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"I Was Tellin It": Race, Gender, and the Puzzle of the Storyteller

"I Was Tellin It": Race, Gender, and the Puzzle of the Storyteller ESSAY Anne Goodwyn Jones a~'d like to diank Drew Faust for taking on what still seems in some quarters to be an unpopular project: applying actual thought to popular literature. Between Faulkner and Mitchell, scholars have chosen Faulkner. Few have taken Gone with the Wind seriously enough to write about it. It's not anthologized, eitiier. Of the southern literature anthologies I've seen, the only one to include a portion of, or even mention of, Gone with the Wind, is the OxfordBook oftheAmerican South, whose senior editor, Ed Ayers, is a historian.1 Certainly one of the reasons for this criti- cal and andiological neglect is the sheer size of the 1037-page book. Another must be the flapping of the last tatters of the old boundary dividing high literature, demanding study, from popular literature, which a true scholar would not even stoop to read. A third reason is the subject of Faust's talk: the knee-jerk racism evident in both what the book makes of black characters and what it omits. This last reason was critical a few years ago in the editorial board's decision to leave Gone with the Wind out of die Heath Anthology ofAmerican Literature. I was at http://www.deepdyve.com/assets/images/DeepDyve-Logo-lg.png Southern Cultures University of North Carolina Press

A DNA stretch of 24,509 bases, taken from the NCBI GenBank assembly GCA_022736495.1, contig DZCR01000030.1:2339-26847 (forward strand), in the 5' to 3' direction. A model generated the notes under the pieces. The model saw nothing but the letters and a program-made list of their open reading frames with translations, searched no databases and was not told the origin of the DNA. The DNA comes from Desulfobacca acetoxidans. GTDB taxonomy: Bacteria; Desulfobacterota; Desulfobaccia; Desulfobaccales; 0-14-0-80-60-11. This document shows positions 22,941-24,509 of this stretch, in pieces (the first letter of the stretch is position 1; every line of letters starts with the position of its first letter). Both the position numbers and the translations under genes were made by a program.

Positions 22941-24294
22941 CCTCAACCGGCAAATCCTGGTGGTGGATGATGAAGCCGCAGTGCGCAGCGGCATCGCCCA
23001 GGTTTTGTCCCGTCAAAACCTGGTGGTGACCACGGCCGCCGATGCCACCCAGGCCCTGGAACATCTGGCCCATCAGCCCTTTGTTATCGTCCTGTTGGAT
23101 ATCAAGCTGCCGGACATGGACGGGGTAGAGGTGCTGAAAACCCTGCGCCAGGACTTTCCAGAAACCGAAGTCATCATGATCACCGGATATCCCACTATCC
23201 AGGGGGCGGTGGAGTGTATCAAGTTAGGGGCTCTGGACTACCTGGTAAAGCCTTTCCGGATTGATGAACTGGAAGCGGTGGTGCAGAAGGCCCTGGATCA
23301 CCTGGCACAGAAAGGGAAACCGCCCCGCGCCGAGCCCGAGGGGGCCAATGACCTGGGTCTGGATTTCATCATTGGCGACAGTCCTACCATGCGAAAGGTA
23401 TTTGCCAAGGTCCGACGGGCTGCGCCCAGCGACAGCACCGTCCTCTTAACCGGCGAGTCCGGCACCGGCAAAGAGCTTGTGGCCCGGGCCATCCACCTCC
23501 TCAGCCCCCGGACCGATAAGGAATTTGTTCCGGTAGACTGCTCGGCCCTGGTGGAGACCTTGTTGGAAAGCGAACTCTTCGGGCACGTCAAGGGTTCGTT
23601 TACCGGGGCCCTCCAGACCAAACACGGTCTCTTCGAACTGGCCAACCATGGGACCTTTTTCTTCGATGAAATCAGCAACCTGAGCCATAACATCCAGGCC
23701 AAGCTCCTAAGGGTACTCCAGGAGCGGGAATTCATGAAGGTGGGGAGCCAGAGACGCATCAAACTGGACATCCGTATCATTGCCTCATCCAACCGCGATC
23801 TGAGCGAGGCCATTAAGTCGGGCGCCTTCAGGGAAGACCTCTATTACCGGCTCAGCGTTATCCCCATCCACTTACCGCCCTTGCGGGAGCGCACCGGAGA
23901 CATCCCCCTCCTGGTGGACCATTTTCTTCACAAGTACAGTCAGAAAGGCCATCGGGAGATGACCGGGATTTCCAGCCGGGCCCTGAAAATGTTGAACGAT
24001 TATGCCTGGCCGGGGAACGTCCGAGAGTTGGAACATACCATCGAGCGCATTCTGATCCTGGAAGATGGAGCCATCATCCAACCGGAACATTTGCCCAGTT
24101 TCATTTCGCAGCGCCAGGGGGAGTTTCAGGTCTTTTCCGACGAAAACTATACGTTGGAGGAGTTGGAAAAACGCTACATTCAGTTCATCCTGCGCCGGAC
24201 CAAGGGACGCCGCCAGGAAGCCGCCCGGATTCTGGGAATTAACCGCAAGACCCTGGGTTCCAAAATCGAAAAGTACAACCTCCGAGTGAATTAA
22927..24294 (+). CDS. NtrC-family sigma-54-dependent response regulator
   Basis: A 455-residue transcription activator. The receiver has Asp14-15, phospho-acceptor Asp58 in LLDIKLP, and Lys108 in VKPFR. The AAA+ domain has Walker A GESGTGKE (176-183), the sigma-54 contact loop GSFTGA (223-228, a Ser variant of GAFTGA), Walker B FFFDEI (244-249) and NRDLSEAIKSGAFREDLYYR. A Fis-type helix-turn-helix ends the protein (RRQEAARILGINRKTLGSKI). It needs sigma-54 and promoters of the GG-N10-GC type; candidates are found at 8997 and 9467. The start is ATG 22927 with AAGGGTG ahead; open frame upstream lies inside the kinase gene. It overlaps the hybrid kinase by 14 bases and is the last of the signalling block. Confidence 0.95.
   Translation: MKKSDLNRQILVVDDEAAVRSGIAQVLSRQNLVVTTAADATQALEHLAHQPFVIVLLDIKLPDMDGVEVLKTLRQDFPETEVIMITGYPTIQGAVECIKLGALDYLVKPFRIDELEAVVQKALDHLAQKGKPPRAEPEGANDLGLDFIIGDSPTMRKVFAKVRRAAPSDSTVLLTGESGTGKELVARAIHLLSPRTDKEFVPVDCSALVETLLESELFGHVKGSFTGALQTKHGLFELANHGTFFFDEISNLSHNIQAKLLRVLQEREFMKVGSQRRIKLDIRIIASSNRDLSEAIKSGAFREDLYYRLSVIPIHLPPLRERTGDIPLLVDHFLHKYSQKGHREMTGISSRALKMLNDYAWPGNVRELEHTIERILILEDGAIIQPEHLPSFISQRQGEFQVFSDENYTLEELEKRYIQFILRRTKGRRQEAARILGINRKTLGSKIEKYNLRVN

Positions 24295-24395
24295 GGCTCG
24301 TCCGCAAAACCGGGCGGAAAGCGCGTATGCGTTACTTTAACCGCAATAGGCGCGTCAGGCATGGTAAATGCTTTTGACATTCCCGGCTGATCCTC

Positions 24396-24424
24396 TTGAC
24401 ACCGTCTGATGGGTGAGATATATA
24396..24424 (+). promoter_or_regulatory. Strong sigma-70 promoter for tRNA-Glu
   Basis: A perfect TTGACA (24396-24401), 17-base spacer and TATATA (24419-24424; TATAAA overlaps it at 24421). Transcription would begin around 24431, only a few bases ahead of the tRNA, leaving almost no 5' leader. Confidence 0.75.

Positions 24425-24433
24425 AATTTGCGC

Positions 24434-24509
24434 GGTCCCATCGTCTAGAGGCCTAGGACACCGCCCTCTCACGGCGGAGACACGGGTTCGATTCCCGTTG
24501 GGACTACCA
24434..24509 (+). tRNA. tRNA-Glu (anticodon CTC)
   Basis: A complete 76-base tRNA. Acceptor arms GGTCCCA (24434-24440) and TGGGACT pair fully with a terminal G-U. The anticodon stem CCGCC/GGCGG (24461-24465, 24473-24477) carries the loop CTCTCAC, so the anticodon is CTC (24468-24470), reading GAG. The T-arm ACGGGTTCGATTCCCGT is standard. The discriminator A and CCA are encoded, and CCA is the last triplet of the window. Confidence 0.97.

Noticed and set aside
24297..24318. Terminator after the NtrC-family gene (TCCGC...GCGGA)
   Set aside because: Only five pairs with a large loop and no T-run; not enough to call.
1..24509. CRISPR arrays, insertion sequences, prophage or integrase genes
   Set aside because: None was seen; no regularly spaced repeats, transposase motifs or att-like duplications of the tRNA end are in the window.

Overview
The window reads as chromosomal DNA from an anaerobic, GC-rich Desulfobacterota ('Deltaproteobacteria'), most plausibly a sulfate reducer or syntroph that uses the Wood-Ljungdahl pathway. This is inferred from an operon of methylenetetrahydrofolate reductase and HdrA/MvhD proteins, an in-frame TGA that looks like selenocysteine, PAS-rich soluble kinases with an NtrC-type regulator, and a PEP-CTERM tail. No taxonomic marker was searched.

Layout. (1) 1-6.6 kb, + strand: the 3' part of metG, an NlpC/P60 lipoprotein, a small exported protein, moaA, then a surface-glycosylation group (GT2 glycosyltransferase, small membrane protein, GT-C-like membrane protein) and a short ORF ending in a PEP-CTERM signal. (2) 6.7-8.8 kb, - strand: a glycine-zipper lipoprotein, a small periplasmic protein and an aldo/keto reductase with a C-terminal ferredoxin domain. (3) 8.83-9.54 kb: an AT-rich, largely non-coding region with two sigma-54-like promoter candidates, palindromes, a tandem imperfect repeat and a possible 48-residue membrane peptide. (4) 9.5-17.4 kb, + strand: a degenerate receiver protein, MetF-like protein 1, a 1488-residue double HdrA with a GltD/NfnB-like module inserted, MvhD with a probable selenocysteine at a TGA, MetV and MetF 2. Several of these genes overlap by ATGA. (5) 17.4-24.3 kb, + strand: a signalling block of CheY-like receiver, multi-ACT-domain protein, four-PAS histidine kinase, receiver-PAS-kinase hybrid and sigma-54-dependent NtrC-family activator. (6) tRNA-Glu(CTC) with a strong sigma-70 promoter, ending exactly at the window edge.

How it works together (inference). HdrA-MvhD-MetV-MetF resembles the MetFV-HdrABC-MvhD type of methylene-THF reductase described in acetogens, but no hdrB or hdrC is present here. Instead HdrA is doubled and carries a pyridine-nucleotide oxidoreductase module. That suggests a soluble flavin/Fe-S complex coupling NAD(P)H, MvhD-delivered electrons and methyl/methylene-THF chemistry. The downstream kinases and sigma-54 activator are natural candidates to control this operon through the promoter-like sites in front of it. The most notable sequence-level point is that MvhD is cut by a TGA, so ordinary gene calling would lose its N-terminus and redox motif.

"I Was Tellin It": Race, Gender, and the Puzzle of the Storyteller

Southern Cultures , Volume 5 (1) – Jan 4, 1999

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Publisher
University of North Carolina Press
Copyright
Copyright © Center for the Study of the American South.
ISSN
1534-1488
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Abstract

ESSAY Anne Goodwyn Jones a~'d like to diank Drew Faust for taking on what still seems in some quarters to be an unpopular project: applying actual thought to popular literature. Between Faulkner and Mitchell, scholars have chosen Faulkner. Few have taken Gone with the Wind seriously enough to write about it. It's not anthologized, eitiier. Of the southern literature anthologies I've seen, the only one to include a portion of, or even mention of, Gone with the Wind, is the OxfordBook oftheAmerican South, whose senior editor, Ed Ayers, is a historian.1 Certainly one of the reasons for this criti- cal and andiological neglect is the sheer size of the 1037-page book. Another must be the flapping of the last tatters of the old boundary dividing high literature, demanding study, from popular literature, which a true scholar would not even stoop to read. A third reason is the subject of Faust's talk: the knee-jerk racism evident in both what the book makes of black characters and what it omits. This last reason was critical a few years ago in the editorial board's decision to leave Gone with the Wind out of die Heath Anthology ofAmerican Literature. I was at

Journal

Southern CulturesUniversity of North Carolina Press

Published: Jan 4, 1999

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